Sunday, May 27, 2012

Purple Songs Can Fly

I was working on a poem last week, gradually developing the words of an almost-poem that erupted in my mind one day. The poem is about the stories that reside in each of our hearts, stories that narrate our lives.

On Thursday morning, I received an email from my friend Anita Kruse, founder and executive director of Purple Songs Can Fly: 

Purple Songs Can Fly is devoted to children being treated for cancer and blood disorders at Texas Children's Cancer and Hematology Centers. In this program, which is the first of its kind, Anita and other professional composers help children to write and record their own songs. Each child receives a professional CD recording of the original composition.

Anita’s email contained a Bus 52 video describing the profound mission Purple Songs Can Fly. In the video, Tony “Jesus” Alvarez, a young patient at the Texas Children’s Cancer Center, describes his experience writing and recording his own songs. He says, I recorded some songs, and now I’m just recording basically my life.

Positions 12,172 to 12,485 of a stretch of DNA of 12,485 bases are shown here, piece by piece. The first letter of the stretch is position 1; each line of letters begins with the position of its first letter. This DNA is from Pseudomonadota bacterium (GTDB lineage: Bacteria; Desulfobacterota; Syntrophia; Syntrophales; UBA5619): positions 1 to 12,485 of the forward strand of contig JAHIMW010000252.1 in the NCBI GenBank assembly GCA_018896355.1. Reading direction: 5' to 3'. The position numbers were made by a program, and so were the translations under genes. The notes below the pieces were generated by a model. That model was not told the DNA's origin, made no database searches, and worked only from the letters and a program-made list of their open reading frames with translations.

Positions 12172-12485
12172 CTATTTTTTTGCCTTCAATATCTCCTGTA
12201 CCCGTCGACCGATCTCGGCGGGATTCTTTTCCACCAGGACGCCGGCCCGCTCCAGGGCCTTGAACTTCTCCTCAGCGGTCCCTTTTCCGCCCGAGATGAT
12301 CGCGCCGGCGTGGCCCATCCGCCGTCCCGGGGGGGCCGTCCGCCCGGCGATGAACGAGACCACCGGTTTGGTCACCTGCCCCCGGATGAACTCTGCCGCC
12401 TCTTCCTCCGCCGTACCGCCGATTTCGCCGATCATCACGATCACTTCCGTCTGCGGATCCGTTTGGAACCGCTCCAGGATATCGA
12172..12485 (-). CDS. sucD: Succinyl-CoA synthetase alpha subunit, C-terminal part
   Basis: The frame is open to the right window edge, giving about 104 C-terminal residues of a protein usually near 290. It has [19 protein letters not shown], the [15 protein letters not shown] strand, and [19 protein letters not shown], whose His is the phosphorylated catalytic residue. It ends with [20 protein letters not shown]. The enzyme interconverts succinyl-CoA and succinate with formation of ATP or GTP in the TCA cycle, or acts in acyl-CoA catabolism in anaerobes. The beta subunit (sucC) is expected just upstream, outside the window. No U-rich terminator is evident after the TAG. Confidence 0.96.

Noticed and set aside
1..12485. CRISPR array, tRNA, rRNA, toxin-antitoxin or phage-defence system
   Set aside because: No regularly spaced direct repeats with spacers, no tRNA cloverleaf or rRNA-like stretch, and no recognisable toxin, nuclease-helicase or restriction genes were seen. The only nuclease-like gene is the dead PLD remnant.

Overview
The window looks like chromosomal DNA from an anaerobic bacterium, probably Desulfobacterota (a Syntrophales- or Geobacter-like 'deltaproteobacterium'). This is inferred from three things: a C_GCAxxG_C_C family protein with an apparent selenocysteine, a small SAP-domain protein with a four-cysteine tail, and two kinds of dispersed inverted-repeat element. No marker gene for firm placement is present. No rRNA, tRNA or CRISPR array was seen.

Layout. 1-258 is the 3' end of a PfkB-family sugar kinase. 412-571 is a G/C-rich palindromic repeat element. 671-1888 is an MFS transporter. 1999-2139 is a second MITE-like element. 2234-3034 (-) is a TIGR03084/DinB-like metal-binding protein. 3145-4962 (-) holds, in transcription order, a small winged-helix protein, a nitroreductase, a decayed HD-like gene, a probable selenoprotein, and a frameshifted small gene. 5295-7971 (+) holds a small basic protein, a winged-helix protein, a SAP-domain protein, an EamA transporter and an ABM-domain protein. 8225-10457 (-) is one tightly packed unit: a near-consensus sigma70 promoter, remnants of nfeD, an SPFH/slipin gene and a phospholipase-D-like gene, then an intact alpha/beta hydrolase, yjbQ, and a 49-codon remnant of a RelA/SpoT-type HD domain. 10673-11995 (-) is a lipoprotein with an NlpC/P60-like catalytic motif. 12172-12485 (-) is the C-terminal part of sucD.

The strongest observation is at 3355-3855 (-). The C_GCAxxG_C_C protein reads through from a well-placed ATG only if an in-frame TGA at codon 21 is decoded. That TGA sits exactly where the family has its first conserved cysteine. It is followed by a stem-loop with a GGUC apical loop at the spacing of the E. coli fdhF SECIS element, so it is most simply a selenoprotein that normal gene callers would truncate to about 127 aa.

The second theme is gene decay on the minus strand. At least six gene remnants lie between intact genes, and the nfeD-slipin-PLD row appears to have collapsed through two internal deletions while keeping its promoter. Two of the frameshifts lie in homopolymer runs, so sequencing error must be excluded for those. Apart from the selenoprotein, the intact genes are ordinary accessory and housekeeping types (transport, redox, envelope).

Jesus’ words intermingled with the poem I was writing. Here is the result:

Behind every brow
Is a never-ending story
Weaving tales of
Within every heart
Are Trail-worn stories
Seeking a place that is

I recorded some songs
Said the smiling child
Whose purple songs
Now fly.
I recorded some songs,
And now I’m just recording
My life.

Stories wander home
To dwell in the hearts
That lived them
Where they
Narrate plots of life
Where they
Grieve or celebrate
The everyday pathos
Of meaning

Stories wander home
To be sung
To be formed
In musical ecstasy
So they can express
Joy and sorrow
So the life story
Will fly,
Will soar in purple hues,
The colorful rainbow
Of song.

Tell me your story, I said,
In the innocence of
A child at bedtime.
And the tale that
Emerged on the lips
Of the suffering
Told the story
That created the world

Monday, May 21, 2012

Re-membering to Breathe

According to some faith traditions, the essential human problem is forgetfulness. We forget who we are. We forget Whose we are. Healing and wholeness come through remembering or, more literally, re-membering. All the broken pieces of life, all the members, are brought back together. They are remembered or recollected.